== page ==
By Brett Wilkins / Common Dreams
U.S. war crimes in the so-called War on Terror were back in the spotlight Tuesday as pretrial hearings for alleged 9/11 mastermind Khalid Sheikh Mohammed and four co-defendants resumed at Guantánamo Bay, with a lawyer for one of the men asserting that a “continuing cover-up” of CIA torture is the reason none of the suspects have been tried 15 years after their transfer to the extralegal prison.
After a 17-month delay due to the Covid-19 pandemic, the five defendants—Mohammed, his nephew Ammar al-Baluchi, Walid bin Attash, Ramzi bin al-Shib, and Mustafa al-Hawsawi—appeared before a U.S. military court at Gitmo’s “Camp Justice” Tuesday.
The men—two Pakistanis, two Yemenis, and one Saudi—stand accused of what military prosecutor Clayton Trivett Jr. has called the “summary execution” of nearly 3,000 people in New York City, Washington, D.C., and Pennsylvania during the September 11, 2001 attacks. They face execution if convicted.
However, the defendants’ attorneys argue that their clients’ confessions should be thrown out because they were extracted through torture, evidence of which has been blocked from the courtroom. Experts also say that confessions and information resulting from torture are highly unreliable.
“Make no mistake. Covering up torture is the reason that these men were brought to Guantánamo and the continuing cover-up of torture is the reason that indefinite detention at Guantánamo still exists,” Jay Connell, the lawyer representing al-Baluchi, said Tuesday. “The cover-up of torture is also the reason that we are all gathered at Guantánamo for the 42nd hearing in the 9/11 military commission on the 15th anniversary of the transfer of these men to Guantanamo.”
The five defendants, who were all captured in Pakistan in late 2002 and early 2003, were turned over to the United States before being transfered to CIA black sites, including the notorius “Salt Pit” outside Kabul, Afghanistan, where suspected militant Gul Rahman was tortured to death in November 2002. In 2006, the prisoners were transferred to Gitmo.
All five men were tortured. Mohammed was subjected to interrupted drowning, commonly called “waterboarding,” 183 times, as well as other torture and abuse approved under the George W. Bush administration’s “enhanced interrogation” program. Hawsawi suffered a shredded rectum resulting from sodomization during so-called “rectal hydration” and has had to manually reinsert parts of his anal cavity to defecate.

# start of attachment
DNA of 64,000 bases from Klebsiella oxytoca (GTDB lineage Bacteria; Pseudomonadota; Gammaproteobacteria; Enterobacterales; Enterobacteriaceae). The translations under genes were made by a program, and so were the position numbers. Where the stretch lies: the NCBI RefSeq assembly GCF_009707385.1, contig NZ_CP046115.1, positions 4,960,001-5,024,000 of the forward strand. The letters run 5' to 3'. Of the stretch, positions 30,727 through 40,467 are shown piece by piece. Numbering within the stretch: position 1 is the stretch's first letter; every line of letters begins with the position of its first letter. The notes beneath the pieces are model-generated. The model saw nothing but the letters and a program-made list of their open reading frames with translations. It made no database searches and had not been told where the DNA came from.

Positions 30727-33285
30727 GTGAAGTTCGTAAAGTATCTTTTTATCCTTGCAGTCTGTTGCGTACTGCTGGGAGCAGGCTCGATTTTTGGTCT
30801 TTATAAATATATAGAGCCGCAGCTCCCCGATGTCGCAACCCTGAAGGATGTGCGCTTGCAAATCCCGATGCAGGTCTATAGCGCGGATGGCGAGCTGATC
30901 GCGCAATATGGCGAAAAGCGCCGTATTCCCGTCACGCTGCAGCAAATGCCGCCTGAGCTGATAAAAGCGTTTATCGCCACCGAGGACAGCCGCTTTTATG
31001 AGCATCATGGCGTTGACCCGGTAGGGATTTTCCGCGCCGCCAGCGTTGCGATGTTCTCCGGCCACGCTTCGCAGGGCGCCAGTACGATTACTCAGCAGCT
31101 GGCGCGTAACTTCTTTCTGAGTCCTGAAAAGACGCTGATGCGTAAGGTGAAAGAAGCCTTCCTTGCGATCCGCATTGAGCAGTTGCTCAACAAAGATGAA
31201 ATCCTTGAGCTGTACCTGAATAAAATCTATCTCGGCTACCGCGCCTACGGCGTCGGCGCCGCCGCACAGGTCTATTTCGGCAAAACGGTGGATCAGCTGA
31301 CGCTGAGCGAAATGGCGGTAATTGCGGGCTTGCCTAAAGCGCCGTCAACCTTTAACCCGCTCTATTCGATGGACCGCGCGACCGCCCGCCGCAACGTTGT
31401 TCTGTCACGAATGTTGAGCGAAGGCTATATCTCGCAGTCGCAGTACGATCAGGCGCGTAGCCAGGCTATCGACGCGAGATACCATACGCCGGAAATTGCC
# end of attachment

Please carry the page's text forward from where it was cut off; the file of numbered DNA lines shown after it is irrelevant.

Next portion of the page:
As recently as December 2017, United Nations special rapporteur Nils Melzer warned that al-Baluchi was still being tortured at Guantánamo.
The defendants’ treatment is thoroughly documented in a 2014 Senate Intelligence Committee report on post-9/11 CIA torture, which found that many innocent individuals were wrongfully detained due to mistaken identity and faulty intelligence, that detainees were subjected to horrific and even deadly abuse, and that the brutality and scope of the program were hidden from key government officials. The report also raised serious doubts about al-Hawsawi’s guilt.
However, in December 2012, then-presiding judge James L. Pohl prohibited all testimony related to the defendants’ capture, imprisonment, and torture, and according to a May 2016 court filing the Army colonel conspired with military prosecutors to destroy evidence in Mohammed’s case.
Several Gitmo prosecutors have resigned over what they said is a corrupt military commissions system designed to convict every defendant. Former lead prosecutor Col. Morris Davis called the trials “rigged from the start” and said he was told by a top Bush lawyer that acquittals were unacceptable. At least four other military prosecutors requested removal from the military commissions because they felt the proceedings were unfair.
Alka Pradhan, a U.S. human rights attorney who has represented Guantánamo prisoners and other torture victims, on Monday called the Gitmo military commissions “purpose-built to launder the CIA torture program.”
Of the approximately 780 men and boys imprisoned at Guantánamo since 2002, 39 remain following last month’s transfer of 56-year-old Moroccan detainee Abdul Latif Nasser, who was jailed for 19 years without charge or trial. Of the 39, 28 have never been charged with crimes over nearly two decades of imprisonment. Ten have been recommended for third-country transfers.
“Two decades after the attacks of September 11 were carried out the survivors and their families have yet to see any justice, reparation, or accountability for that heinous crime,” Daphne Eviatar, director of the Security With Human Rights program at Amnesty International USA, said in a statement Wednesday.
“Rather than fair and transparent trials, the military commissions created at Guantánamo Bay have been a dismal failure,” she added, “denying survivors and their families justice, skirting United States and international law, and abusing the rights of those who remain imprisoned at the facility.”